Sen. John McCain (R-Ariz.) seems to be on a roll. Earlier this month theSenate passed his new restrictions on campaign finance. Now that Congress isback in session, McCain and his allies in the media are urging the Houseof Representatives to quickly vote on the bill. They argue the Americanpeople are greatly concerned about campaign finance. Two new studies saythey are wrong.
A new Washington Post poll finds that a solid majority of Americans (56percent) give campaign finance middle, low or no priority on the nationalagenda. Only 42 percent say money in politics should be the highest or ahigh priority for lawmakers. Yet even this minority overstates the public’sconcern for campaign finance. This survey was taken after two full weeks ofSenate time and media attention were showered on McCain’s crusade. Evenwith a virtual monopoly on public attention, McCain could not get a majorityof Americans interested in his Holy Grail.
This lack of public concern is not surprising. As political scientist DavidPrimo of Stanford University has noted, “In poll after poll, campaignfinance is near the bottom of the list of important issues, alongside worldpeace and homelessness.” Campaign finance thus finishes well behind thepeople’s real concerns. In the Washington Post poll, for example, 61 percentof Americans thought cutting taxes should be the highest or a high priorityfor Washington. Yet instead of focusing on tax cuts, Washington treated usto two solid weeks of senators whining about how hard it is to raise moneyand how unfair the issue ads were during their last campaign.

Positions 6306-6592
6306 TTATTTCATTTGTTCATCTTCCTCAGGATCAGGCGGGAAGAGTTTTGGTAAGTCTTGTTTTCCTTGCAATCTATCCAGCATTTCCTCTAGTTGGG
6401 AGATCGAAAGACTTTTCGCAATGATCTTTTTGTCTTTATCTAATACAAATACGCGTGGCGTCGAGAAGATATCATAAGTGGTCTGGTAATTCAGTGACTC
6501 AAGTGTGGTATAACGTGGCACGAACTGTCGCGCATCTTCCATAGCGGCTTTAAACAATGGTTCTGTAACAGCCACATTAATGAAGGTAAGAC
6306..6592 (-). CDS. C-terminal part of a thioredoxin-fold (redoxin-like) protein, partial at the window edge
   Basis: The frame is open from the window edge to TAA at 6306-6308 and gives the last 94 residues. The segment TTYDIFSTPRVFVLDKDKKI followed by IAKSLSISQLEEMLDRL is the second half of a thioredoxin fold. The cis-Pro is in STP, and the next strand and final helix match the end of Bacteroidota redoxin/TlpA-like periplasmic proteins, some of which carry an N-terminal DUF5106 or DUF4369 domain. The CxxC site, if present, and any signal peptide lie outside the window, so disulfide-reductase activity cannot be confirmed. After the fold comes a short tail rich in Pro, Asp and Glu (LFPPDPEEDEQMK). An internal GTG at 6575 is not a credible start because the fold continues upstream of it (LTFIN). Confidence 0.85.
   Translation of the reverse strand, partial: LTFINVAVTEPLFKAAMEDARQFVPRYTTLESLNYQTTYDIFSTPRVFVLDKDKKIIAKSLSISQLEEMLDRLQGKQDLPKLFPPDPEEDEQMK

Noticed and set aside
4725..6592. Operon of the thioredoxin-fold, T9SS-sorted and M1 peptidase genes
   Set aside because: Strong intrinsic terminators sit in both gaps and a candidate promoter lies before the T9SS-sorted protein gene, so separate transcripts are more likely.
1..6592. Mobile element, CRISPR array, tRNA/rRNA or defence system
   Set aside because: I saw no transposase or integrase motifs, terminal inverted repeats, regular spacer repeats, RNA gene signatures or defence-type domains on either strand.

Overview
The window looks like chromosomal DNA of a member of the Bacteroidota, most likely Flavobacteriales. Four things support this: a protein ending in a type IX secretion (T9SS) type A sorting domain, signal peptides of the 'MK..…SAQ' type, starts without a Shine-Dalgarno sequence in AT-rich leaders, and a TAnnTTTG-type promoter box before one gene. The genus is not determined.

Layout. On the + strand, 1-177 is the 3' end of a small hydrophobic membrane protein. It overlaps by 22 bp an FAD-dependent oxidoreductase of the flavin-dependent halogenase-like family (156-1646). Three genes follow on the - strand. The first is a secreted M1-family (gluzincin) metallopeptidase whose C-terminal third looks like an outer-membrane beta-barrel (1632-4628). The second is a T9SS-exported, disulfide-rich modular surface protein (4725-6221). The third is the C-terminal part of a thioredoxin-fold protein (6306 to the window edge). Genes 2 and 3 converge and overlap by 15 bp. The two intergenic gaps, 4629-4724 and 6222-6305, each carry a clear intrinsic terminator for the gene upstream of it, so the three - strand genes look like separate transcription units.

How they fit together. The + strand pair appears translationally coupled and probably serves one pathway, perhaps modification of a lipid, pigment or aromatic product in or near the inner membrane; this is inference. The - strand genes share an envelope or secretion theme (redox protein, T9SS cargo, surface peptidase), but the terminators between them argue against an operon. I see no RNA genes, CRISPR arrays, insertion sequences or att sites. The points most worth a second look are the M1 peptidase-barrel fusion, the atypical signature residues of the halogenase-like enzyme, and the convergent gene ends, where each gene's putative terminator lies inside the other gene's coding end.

The Post poll does reveal interesting differences among Americans aboutcampaign finance. McCain’s leftist allies argue restricting money inpolitics helps the little guy and prevents government by the rich. The Postfound that the rich (those making more than $75,000 annually) were slightlymore likely than those of modest means (less than $30,000 annually) to givecampaign spending a high priority. The little guy doesn’t share the Naderiteobsession with money in politics.
Surprisingly, Democrats and Republicans gave campaign finance an equally lowranking (only 39 percent of both parties thought it should be highpriority). The Post poll shows a bipartisan yawn about restricting politicalspeech.
Only two groups seem concerned about campaign finance. Slightly less thanhalf (48 percent) of Independents thought campaign finance should have highpriority. Even among this group, more than half (51 percent) assigned modestto no importance to the issue.
In fact, the elderly were the only group in which a majority (53 percent)assigned the highest or a high priority to campaign finance. On the otherhand, young people don’t care about it at all; only 27 percent said itshould be a pressing national priority.
The second blow to campaign finance “reformers” appeared in a new scholarlypaper by political scientist Sean Theriault of the University of Texas. Manymembers of Congress believe that voting against McCain’s new regulationswill be poison in the election of 2002. After all, who wants to vote for“corruption” and against “reform”?
Theriault decided to test the proposition that voters reward House memberswho voted for campaign finance reform bills in the 105th and 106thCongresses. His statistical analysis found that voting for or againstcampaign finance reform did not affect a member’s percentage of the vote inthe next election. The public may tell pollsters they support changes incampaign finance, but the hard evidence says that Sen. Mitch McConnell(D-Ky.) is right: No one ever lost a race by voting against campaign financerestrictions.
McCain’s obsession with campaign finance is a Washington mania. The Americanpeople have other priorities, like reducing government’s burden on theeconomy. Unlike the Senate, the House of Representatives should put McCain’sbill on the back burner and deal with the public’s real priorities. In thefall of 2002, tax cuts will matter a lot more to voters than sham issueslike restrictions on campaign finance.